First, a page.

What are the Sustainable Development Goals?
In 2015 the United Nations and its 193 member countries adopted the ambitious Sustainable Development Goals (SDGs) – a 15-year plan that addresses 17 global and interconnected issues, including the reduction in poverty and hunger, putting an end to discrimination and preventing the long-term consequences of climate change. They are seen as “the blueprint to achieve a better and more sustainable future for all”.1
Combining social, economic and environmental factors to address the stand-out problems of our age means that the solutions that are pursued are more likely to be of long-term benefit and won’t be at the cost of the environment or social justice and human rights.
This represents a significant shift in previous approaches that made a distinction between economic, environmental and social objectives. Despite each goal having its own dedicated targets to be achieved, the 15 year plan of action outlined in Agenda 2030 also aims to move away from siloed implementation by acknowledging the interconnected nature of the world’s wicked problems and the need for joined-up approaches.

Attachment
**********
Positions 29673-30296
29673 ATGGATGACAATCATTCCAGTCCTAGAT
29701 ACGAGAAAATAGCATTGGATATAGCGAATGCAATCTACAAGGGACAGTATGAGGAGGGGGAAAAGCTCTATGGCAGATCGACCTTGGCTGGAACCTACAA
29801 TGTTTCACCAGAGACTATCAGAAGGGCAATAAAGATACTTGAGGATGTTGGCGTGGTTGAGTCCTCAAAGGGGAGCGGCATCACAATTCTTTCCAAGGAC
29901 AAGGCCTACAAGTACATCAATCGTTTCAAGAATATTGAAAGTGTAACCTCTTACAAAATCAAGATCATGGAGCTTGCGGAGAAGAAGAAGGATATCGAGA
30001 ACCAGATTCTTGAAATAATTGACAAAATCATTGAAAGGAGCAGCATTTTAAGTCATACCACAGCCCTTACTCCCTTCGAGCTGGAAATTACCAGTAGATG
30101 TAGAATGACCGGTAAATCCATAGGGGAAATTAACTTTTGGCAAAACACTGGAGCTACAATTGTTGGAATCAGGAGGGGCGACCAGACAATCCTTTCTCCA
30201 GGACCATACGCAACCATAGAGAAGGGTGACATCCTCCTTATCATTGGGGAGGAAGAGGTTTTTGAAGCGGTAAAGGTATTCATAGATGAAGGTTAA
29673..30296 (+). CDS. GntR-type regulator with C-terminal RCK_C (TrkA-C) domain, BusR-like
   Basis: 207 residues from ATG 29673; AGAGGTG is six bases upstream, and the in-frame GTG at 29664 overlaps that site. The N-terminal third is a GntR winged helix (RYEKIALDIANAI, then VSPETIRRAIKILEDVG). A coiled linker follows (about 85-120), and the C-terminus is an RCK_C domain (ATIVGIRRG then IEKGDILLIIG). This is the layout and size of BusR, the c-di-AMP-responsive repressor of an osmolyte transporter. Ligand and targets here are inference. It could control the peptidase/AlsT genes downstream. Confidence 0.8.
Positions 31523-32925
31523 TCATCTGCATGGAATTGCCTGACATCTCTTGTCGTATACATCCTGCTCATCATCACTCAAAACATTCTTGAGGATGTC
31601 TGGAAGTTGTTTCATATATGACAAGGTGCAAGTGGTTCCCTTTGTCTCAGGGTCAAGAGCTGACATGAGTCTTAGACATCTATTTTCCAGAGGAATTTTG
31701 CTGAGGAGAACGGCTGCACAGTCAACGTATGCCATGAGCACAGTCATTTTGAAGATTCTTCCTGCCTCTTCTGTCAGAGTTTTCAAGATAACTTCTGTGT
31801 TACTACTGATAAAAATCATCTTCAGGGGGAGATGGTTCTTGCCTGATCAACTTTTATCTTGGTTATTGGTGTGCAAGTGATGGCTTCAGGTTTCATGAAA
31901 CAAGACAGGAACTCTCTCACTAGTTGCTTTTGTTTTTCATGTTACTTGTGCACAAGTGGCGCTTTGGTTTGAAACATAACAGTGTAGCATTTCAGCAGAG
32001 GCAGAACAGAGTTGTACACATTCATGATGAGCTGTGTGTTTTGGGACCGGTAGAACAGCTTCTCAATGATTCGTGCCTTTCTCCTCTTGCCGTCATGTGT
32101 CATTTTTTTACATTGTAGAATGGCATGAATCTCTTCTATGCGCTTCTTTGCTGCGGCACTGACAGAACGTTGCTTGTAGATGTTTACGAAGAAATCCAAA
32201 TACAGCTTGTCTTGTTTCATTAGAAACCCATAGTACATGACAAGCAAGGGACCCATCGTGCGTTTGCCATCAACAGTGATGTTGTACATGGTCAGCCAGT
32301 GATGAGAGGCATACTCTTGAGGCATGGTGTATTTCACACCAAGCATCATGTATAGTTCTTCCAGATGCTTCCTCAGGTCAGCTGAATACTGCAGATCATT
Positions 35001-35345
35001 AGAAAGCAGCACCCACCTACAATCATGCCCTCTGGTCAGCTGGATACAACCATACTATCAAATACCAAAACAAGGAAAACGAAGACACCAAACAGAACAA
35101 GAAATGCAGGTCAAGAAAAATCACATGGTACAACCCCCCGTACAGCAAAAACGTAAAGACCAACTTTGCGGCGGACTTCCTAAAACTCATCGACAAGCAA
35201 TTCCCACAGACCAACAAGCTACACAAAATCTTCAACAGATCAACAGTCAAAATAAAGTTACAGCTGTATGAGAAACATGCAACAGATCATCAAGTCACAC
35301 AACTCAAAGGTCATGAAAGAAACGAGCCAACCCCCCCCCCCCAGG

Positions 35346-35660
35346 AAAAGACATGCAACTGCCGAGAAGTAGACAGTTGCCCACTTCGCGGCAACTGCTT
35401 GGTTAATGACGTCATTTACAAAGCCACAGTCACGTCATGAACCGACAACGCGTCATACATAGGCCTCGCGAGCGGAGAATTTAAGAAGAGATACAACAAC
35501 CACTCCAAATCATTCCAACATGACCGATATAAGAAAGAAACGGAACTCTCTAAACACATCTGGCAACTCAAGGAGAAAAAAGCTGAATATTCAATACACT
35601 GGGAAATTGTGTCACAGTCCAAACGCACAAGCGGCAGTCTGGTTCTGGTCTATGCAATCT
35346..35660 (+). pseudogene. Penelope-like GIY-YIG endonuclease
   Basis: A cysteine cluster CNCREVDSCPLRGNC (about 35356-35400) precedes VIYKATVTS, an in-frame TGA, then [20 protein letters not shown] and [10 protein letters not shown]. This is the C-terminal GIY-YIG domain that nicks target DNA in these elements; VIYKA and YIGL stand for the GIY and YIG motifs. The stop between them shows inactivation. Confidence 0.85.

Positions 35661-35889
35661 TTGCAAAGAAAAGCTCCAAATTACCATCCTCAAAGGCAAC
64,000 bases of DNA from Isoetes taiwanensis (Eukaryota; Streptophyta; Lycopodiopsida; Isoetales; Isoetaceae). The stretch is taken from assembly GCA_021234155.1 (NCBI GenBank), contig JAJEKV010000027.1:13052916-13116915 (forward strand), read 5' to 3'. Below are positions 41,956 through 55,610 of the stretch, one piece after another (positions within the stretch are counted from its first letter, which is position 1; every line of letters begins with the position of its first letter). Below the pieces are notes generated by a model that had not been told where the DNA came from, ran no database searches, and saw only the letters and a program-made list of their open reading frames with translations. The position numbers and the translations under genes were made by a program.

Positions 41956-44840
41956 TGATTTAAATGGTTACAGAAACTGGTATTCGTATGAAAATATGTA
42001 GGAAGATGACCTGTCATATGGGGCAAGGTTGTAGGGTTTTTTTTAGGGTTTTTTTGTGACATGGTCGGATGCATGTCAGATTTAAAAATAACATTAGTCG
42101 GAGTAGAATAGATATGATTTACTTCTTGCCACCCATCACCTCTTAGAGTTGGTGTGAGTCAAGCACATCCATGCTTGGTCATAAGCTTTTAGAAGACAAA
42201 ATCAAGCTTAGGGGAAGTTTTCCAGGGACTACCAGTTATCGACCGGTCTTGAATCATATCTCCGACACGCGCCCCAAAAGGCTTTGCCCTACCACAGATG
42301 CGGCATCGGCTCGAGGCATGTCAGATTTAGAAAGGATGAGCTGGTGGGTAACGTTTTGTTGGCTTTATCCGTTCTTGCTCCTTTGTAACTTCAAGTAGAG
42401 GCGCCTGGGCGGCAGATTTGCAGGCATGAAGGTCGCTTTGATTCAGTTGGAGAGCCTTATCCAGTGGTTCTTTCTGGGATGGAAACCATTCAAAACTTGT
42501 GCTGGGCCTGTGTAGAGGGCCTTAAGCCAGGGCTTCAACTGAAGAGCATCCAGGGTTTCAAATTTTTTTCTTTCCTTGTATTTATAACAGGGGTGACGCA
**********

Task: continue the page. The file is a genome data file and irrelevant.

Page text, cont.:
The SDGs recognise that economic growth, social inclusion and environmental protection are closely related and, and that for these goals to be achieved, they need to be addressed together in order to create lasting and positive change. Global poverty and hunger cannot be separated from climate change and environmental degradation. The need to grow economies sustainably goes hand-in-hand with the need to create more equitable and peaceful societies.
The aim is for governments – as well as stakeholders from the private sector, civil society, academia and the community - to embrace these SDGs and work in partnership to achieve them by 2030. The goals are about more than just creating change. They are about shaking up global conversations and approaches to problems that have plagued people and the planet for years.
The SDGs apply to all countries, regardless of whether they are developed or developing; each country will contribute, depending on their unique challenges and available resources. With just 10 years to go, an ambitious global effort is underway to deliver the 2030 promise—by accelerating sustainable solutions to all the world’s biggest challenges — ranging from poverty and gender to climate change, inequality and closing the finance gap.